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Getting ready to build my first swarm traps and a thought popped into my head.

There are poisonous wildflowers and plants that grow in our region. Some of which grow on and near our property. How will the nectar and pollen from these plants effect the honey? Will the honey become too poisonous to consume? (I really want to harvest raw honey!)

I have a field guide that identifies the certain poisonous species of flowers and plants in Texas.

Some are of the nightshade family, some of the Buttercup family, and some of others (but I've only seen a handful of those on the property).

I can't seem to find a lot of information online about the effects of these certain wildflowers and plants' nectar and pollen.

Honestly, there isn't a whole lot of these types of plants compared to the other non-poisonous types on the property, but I am still concerned because I have anxiety!
 

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I hope somebody from Texas will answer your questions, but here in the Pacific Northwest, the only toxic honey I have ever heard of comes from members of the heath family, such as rhododendron, azalea, andromeda, mountain laurel, and etc (‘mad honey’, contaminated with grayanotoxin, https://honeybeesuite.com/a-rare-case-of-honey-intoxication-in-seattle/). Although these plants are very common in my neighborhood, I do not really worry about them, because when they are in full bloom many other plants that bees prefer are always in bloom.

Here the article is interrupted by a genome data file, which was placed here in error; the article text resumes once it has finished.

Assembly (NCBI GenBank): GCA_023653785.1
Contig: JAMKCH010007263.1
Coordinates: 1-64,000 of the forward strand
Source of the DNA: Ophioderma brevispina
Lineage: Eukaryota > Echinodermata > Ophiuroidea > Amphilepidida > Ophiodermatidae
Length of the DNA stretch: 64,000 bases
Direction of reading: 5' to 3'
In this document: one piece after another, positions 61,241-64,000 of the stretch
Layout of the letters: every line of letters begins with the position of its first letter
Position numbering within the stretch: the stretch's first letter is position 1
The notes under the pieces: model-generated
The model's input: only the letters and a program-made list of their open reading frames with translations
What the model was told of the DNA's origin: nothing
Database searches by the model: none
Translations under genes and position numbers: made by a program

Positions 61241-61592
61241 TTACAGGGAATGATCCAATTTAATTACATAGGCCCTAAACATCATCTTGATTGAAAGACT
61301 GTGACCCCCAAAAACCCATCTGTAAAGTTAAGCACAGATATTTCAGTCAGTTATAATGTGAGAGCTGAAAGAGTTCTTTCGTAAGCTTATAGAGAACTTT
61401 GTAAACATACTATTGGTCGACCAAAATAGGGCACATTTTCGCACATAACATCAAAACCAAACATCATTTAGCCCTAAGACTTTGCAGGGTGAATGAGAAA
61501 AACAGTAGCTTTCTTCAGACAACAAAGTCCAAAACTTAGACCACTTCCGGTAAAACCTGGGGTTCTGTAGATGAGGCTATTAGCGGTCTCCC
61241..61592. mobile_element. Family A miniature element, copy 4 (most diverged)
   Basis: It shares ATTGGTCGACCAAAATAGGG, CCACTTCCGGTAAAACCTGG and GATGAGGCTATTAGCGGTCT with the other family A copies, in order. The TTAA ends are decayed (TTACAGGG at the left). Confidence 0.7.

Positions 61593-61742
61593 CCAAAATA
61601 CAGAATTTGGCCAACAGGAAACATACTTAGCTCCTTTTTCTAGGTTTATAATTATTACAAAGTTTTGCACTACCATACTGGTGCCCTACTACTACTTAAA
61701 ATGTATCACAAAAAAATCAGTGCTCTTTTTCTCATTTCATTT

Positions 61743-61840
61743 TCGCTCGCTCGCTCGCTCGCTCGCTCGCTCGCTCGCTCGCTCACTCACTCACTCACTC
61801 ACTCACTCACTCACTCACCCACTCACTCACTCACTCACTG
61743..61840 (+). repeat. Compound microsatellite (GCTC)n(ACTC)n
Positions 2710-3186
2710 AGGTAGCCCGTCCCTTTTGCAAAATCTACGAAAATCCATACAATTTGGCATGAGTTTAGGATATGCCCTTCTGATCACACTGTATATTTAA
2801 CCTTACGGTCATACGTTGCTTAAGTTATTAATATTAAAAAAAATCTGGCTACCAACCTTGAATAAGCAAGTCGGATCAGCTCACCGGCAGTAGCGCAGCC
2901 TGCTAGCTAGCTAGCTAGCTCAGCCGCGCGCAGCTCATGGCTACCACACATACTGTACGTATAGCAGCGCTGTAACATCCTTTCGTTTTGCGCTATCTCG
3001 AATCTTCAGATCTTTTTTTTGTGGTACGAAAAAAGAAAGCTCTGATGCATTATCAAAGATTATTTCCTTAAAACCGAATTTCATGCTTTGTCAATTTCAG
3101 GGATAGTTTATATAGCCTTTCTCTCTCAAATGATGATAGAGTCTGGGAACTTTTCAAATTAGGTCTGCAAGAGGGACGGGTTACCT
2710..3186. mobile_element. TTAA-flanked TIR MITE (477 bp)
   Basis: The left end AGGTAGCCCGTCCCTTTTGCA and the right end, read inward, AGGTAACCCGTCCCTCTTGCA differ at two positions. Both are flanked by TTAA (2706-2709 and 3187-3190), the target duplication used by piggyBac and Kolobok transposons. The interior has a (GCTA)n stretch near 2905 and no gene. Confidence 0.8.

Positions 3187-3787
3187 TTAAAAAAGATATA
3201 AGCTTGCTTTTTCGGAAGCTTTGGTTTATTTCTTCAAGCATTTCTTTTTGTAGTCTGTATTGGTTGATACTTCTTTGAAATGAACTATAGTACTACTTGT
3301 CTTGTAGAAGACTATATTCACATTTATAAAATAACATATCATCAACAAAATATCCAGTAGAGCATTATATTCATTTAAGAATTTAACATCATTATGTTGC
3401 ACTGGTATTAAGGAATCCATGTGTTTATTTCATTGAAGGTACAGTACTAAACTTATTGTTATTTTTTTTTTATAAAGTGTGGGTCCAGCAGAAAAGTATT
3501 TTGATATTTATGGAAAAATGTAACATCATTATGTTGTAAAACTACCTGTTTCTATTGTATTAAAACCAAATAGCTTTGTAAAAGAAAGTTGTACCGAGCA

We do not have deadly nightshade (belladonna, Atropa belladonna) but I have hardly ever seen honey bees on other members of the nightshade family (tomato, eggplant, pepper, and a few common weeds). We have lots of creeping buttercups (Ranunculus repens) around but again they do not seem to attract honey bees at all.
 

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but I am still concerned because I have anxiety!
In general, bees themselves will get poisoned and drop out before you do.
Where I came from there are certain flowers with toxic pollen.
Bees, once they handle it, just drop before storing much of anything into the food stores.

In general, not a concern for you.
 

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As the previous posters stated, there is nothing to worry about. I live a few miles south of Kuro and there are rhododendron, azalea, buttercups and mountain laurel everywhere. I also find a few deadly nightshade on the property every year. The bees are looking for acres of each plant and a few here and there does not appeal to them very much.
 
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